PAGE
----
"Can machines think?" In 1950, English mathematician Alan Turing published a paper on artificial intelligence that posed this question. Out of this came the now-famous Turing Test, where a human interrogator is tasked with determining which test subject is a computer and which is a human by reading their typed responses. In other words, can a computer trick a human into thinking it is actually a fellow sentient being?
For a computer to pass the test, it need only fool 30 percent of the human interrogators who converse with it for five minutes in a text conversation. Recently, and for the first time, a computer passed the 65-year old test. Thirty-three percent of the people who took part in a five minute keyboard conversations at the Royal Society in London using the computer program "Eugene Goostman" thought that the computer was actually a Ukrainian 13-year old boy.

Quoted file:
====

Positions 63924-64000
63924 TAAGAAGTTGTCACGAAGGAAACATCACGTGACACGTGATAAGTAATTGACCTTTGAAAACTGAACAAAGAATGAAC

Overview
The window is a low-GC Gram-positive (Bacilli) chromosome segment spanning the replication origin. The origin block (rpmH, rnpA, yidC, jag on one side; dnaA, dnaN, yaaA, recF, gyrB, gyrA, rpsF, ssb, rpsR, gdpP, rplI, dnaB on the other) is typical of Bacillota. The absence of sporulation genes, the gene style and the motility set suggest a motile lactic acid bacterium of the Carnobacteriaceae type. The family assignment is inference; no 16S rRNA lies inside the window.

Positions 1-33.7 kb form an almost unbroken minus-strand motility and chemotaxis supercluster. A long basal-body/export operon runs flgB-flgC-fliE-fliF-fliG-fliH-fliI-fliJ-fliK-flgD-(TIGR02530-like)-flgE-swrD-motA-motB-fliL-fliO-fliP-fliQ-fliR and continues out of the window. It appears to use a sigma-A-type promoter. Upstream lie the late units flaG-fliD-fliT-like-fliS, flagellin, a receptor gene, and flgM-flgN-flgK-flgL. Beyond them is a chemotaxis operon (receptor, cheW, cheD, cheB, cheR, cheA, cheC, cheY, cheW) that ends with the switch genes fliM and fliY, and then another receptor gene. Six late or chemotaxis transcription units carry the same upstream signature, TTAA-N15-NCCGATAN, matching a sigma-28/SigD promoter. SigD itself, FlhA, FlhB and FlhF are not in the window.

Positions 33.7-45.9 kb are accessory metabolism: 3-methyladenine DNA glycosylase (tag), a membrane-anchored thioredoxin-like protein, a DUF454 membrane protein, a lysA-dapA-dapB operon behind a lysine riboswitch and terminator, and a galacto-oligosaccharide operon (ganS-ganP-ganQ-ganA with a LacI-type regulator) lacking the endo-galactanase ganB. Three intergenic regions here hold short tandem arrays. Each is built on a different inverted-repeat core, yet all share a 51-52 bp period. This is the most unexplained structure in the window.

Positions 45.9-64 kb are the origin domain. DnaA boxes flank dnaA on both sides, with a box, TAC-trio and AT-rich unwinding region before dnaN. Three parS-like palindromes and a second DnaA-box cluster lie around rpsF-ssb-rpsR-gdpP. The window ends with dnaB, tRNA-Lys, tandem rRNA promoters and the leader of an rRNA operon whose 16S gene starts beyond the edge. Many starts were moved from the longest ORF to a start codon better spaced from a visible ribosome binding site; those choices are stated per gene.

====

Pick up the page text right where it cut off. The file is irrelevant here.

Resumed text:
Russian software development engineer Vladimir Veselov and software engineer Eugene Demchenko created Eugene. The recent event took place on the 60'th anniversary of Turing's death.
The win caused some people to worry that such machines could be a diabolical influence in cyber crime. But Kevin Warwick, a visiting professor at the University of Reading, says, "A computer that can think and act like a person can be an asset to battling cyber crime." Perhaps helping draw out criminals by fooling them?
Turing helped crack Germany's Enigma code during World War II and came up with the concept of a “universal machine” that could act and think like a human. He designed an electromechanical device known as the "Bombe,” which let a team code-named “Ultra” decipher intercepted German messages. Prime Minister Winston Churchill credited "Ultra" with winning the war.